Intel Core 2 Extreme QX6850
- 1333MHz FSB, 3GHz clock speed, Performed well at up to 3.6GHz in our tests
- May not work in some current Intel 965 chipset-based motherboards
It's bound to be expensive, but users who are out to build the fastest rig on the block will appreciate the extra speed
Motherboard vendors have been touting 1333MHz front side bus (FSB) support for their latest motherboards in preparation for Intel's new line of CPUs and, finally, a CPU that can run at this speed has been introduced. Users running a motherboard with an Intel 3-series chipset (such as the P35) or a board with an NVIDIA nForce 680i chipset, will be able to plug in the Intel Core 2 Extreme QX6850 quad-core CPU, which has a 1333MHz front side bus (FSB) and a 3GHz clock speed.
The 3GHz clock speed is currently the fastest in the Core 2 range with the previous fastest being Intel's 2.93GHz QX6800. Until now the most a Core 2 CPU could offer was a 1066MHz front side bus. The QX6850, on the other hand, is made with DDR3-based motherboards in mind, and only motherboards running DDR3 1333MHz RAM will be able to realise the full potential of the new CPU. However, the Qx6850 will also run with slower DDR3 memory -- 1200MHz and 1066MHz, for example.
DDR2 isn't entirely out of the frame just yet, however, and many boards that have chipsets capable running the QX6850 also come with DDR2 slots. Intel says that users with P965-based motherboards will not be able to run CPUs with a 1333MHz FSB speed because the 965 chipset isn't validated to run at that speed. Users with P965-based boards should check their vendor's Web site to make sure though, as some motherboards based on the P965 chipset can indeed handle the QX6850.
The QX6580 is a 65 nanometre product, so it shares similar thermal characteristics with the other Core 2 products that are available, and it's a quad-core CPU, so it's perfectly suited to severe multitasking and running multithreaded applications. Indeed, only extreme users will be able to maximum out this Extreme CPU; it's one that should definitely be considered for a video editing machine or a high-end gaming rig.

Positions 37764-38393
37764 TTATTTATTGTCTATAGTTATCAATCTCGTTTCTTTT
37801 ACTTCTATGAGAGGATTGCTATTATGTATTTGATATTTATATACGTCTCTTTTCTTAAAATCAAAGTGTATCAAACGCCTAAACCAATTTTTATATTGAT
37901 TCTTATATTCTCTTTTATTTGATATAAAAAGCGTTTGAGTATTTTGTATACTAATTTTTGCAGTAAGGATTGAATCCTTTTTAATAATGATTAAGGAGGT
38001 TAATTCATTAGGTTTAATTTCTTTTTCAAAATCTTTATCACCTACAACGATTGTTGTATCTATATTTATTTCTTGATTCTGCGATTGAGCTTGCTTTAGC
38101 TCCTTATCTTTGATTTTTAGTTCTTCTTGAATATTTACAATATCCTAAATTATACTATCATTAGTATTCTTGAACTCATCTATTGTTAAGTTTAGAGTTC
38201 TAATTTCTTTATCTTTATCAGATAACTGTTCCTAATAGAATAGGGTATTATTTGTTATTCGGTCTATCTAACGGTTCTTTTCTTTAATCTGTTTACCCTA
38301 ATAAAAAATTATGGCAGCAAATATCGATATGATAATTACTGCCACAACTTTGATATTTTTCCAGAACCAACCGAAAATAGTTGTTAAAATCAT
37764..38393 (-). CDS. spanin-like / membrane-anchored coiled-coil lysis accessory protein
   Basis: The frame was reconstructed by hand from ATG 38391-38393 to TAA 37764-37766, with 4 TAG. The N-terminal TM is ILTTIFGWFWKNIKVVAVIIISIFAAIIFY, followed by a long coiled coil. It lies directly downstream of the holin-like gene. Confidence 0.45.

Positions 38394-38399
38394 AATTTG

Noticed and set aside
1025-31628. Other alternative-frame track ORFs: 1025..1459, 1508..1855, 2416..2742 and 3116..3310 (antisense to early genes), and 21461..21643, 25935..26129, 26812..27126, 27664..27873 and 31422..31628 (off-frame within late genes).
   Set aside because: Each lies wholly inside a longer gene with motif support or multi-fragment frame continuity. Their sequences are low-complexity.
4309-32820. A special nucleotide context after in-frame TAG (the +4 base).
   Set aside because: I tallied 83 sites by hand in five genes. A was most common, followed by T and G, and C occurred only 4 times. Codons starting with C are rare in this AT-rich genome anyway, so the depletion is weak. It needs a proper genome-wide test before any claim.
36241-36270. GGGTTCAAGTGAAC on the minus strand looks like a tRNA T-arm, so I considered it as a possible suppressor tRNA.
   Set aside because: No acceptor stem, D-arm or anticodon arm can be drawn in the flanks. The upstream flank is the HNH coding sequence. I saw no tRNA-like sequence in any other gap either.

Testing with a Gigabyte P35 chipset-based motherboard (the P35T-DQ6) and 2GB of Samsung DDR3 memory, the QX6850 showed good speed in our benchmarks and it was reliable all throughout our testing phase. With our DDR3 memory running at 1333MHz and the QX6850 at 3GHz, WorldBench 6 scored a nifty 117, which this three points more than it scored when the memory was set to 1066MHz. The two applications that benefited from the extra memory bandwidth were WinZip and Firefox, but only slight differences were evident in the media encoding tests. This was also reflected in our Cdex and iTunes encoding tasks, where the extra memory bandwidth had no effect. At 3GHz, the QX6850 was able to compress 53min worth of WAV files to 192Kbps MP3 files in just 1min 29sec using Cdex, and it compressed those same WAV files to 56Kbps MP3 files in just 39sec using iTunes.
Using the standard Intel cooler, we were able to reliably overclock the QX6850 to 3.6GHz, where it recorded the fastest WorldBench 6 score we've seen thus far -- 128. The extra speed cut down the time it took to encode MP3s in Cdex by 15sec and in iTunes by 8sec. We overclocked the CPU by changing its clock multiplier, which is unlocked (only Intel Extreme CPUs are unlocked). Users with more advanced CPU cooling and stable memory sticks may also be able to run a faster FSB speed than 1333MHz and reach greater clock frequencies.
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A smarter way to print for busy small business owners, combining speedy printing with scanning and copying, making it easier to produce high quality documents and images at a touch of a button.
I've had a multifunction printer in the office going on 10 years now. It was a neat bit of kit back in the day -- print, copy, scan, fax -- when printing over WiFi felt a bit like magic. It’s seen better days though and an upgrade’s well overdue. This HP OfficeJet Pro 8730 looks like it ticks all the same boxes: print, copy, scan, and fax. (Really? Does anyone fax anything any more? I guess it's good to know the facility’s there, just in case.) Printing over WiFi is more-or- less standard these days.
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